Oil traded above $59 a barrel as crude production in Libya fell below 1 million barrels a day after a pipeline explosion Tuesday.
Futures were little changed in New York after slipping for the first time in more than a week Wednesday. While the halt at the pipeline that carries crude to Libya’s biggest export terminal will keep output below the cap it agreed to last month, it is said to need about a week for repairs.
Meanwhile, the American Petroleum Institute was said to report U.S. inventories dropped last week. Government data is also forecast to show stockpiles declined.
Oil is heading for a second yearly advance as the Organization of Petroleum Exporting Countries and its partners including Russia extended supply curbs through the end of 2018. The disruption in the North African nation lifted prices to the highest level in more than two years on Tuesday, offsetting the impact from the return of a major U.K. North Sea pipeline after a shutdown.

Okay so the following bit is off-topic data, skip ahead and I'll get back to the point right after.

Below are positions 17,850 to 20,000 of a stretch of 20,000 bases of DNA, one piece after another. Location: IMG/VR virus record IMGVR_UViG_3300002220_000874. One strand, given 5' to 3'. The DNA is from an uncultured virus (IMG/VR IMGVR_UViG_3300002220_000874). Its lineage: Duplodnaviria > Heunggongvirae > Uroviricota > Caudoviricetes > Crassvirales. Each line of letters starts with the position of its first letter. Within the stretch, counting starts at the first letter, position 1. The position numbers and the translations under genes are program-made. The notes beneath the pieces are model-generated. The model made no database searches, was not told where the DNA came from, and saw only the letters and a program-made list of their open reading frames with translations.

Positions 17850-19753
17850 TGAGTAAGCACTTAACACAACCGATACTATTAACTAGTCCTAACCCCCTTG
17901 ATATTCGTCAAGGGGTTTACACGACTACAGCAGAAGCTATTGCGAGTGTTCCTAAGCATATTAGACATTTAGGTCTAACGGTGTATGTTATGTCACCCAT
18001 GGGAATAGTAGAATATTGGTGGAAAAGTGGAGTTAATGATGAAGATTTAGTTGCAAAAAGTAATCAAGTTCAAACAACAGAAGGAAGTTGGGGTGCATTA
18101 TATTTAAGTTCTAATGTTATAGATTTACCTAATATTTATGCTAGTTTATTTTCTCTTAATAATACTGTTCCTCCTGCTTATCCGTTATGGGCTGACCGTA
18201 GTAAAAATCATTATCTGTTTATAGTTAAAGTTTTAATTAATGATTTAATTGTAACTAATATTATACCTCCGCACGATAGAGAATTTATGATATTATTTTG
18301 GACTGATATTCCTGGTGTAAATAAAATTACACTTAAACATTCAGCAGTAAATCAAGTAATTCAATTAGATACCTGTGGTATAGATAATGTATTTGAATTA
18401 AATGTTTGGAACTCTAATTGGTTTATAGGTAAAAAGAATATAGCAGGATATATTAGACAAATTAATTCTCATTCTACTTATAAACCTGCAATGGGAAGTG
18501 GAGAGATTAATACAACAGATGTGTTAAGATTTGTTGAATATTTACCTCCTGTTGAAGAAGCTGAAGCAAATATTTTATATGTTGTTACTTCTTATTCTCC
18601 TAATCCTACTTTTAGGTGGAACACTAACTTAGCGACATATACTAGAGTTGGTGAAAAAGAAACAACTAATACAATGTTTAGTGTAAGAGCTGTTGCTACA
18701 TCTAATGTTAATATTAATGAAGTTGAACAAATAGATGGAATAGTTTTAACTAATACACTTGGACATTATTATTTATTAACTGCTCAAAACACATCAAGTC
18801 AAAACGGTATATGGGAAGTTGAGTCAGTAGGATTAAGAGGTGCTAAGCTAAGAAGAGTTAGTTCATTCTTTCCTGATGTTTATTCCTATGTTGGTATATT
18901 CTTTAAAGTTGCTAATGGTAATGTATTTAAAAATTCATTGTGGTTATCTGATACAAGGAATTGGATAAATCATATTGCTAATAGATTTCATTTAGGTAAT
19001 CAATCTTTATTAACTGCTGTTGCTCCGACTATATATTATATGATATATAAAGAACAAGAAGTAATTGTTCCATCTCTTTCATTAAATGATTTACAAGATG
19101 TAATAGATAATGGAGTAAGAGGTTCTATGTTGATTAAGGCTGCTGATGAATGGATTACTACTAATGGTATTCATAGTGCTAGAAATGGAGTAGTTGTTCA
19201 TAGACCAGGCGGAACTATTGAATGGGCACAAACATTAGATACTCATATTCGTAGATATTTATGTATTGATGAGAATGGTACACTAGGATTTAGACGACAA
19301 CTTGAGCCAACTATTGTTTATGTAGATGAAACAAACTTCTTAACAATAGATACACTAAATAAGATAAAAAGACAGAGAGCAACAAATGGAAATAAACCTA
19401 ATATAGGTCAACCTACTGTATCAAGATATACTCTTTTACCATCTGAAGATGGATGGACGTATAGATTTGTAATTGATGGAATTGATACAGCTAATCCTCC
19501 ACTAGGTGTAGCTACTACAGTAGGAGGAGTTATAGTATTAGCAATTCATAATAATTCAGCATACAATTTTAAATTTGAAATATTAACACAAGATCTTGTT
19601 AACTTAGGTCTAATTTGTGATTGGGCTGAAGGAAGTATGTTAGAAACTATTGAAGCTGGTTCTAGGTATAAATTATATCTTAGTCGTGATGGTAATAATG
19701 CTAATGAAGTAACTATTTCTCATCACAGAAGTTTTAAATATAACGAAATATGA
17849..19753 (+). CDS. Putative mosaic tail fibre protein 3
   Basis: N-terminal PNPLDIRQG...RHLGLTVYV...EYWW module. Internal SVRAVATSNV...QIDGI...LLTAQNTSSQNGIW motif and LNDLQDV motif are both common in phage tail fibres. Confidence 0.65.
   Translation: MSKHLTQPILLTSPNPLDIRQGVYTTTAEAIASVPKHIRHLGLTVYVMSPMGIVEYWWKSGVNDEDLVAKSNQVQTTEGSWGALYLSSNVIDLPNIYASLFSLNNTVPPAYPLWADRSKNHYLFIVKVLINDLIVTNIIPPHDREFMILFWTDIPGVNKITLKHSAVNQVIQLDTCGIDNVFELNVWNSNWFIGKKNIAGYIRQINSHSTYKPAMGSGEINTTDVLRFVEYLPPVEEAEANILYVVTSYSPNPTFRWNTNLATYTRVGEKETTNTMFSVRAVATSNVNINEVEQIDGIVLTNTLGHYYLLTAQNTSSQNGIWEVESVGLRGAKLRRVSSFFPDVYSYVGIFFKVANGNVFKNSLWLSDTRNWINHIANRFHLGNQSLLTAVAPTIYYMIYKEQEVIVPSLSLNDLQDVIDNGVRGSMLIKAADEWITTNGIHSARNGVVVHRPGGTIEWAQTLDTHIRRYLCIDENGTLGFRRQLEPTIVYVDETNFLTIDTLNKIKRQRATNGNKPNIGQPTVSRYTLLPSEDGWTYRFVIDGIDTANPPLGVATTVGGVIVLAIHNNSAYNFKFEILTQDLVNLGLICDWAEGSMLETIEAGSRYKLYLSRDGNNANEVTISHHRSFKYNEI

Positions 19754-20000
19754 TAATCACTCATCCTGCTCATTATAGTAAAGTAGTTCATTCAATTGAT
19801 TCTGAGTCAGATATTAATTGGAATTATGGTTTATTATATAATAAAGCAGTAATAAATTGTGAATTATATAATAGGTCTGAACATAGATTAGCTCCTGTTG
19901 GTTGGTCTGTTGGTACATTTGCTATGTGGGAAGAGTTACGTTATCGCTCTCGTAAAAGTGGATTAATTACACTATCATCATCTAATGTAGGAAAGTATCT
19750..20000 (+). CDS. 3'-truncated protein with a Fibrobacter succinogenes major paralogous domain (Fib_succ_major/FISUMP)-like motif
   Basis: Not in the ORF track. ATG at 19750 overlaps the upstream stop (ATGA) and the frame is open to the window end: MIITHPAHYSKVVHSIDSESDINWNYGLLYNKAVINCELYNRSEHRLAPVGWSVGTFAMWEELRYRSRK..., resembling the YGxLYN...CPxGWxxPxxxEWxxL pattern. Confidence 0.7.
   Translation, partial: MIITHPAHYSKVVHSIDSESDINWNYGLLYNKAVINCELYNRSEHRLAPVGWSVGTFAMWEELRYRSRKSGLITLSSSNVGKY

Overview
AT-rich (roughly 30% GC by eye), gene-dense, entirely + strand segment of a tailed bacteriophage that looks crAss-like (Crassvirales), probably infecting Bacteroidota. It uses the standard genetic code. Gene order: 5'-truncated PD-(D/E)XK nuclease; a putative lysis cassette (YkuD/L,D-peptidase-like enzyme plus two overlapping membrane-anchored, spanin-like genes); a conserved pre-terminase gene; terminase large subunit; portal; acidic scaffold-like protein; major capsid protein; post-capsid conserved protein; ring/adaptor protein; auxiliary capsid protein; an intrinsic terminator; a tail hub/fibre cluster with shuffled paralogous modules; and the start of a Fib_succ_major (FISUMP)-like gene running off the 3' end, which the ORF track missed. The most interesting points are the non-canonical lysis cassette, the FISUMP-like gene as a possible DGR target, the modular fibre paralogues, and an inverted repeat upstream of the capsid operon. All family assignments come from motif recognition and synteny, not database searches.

“Oil’s rally on the pipeline explosion in Libya may be short-lived as it’s been reported that the repair may not take too much time,” Kim Yumi, a Seoul-based market strategist at Kiwoom Securities Co., said by phone. “We will continue to see prices easing and then being elevated again because while falling stockpiles support prices, rising U.S. production will restrain any increase.”
West Texas Intermediate for February delivery was at $59.82 a barrel on the New York Mercantile Exchange, up 18 cents, at 8:37 a.m. in London. Total volume traded was about 35 percent below the 100-day average. The contract dropped 33 cents to $59.64 Wednesday.
Brent for February settlement, which expires Thursday, added 20 cents to $66.64 a barrel on the London-based ICE Futures Europe exchange after falling 0.9 percent Wednesday. The global benchmark crude traded at a premium of $6.83 to WTI. The more-active March contract was 21 cents higher at $66.20.
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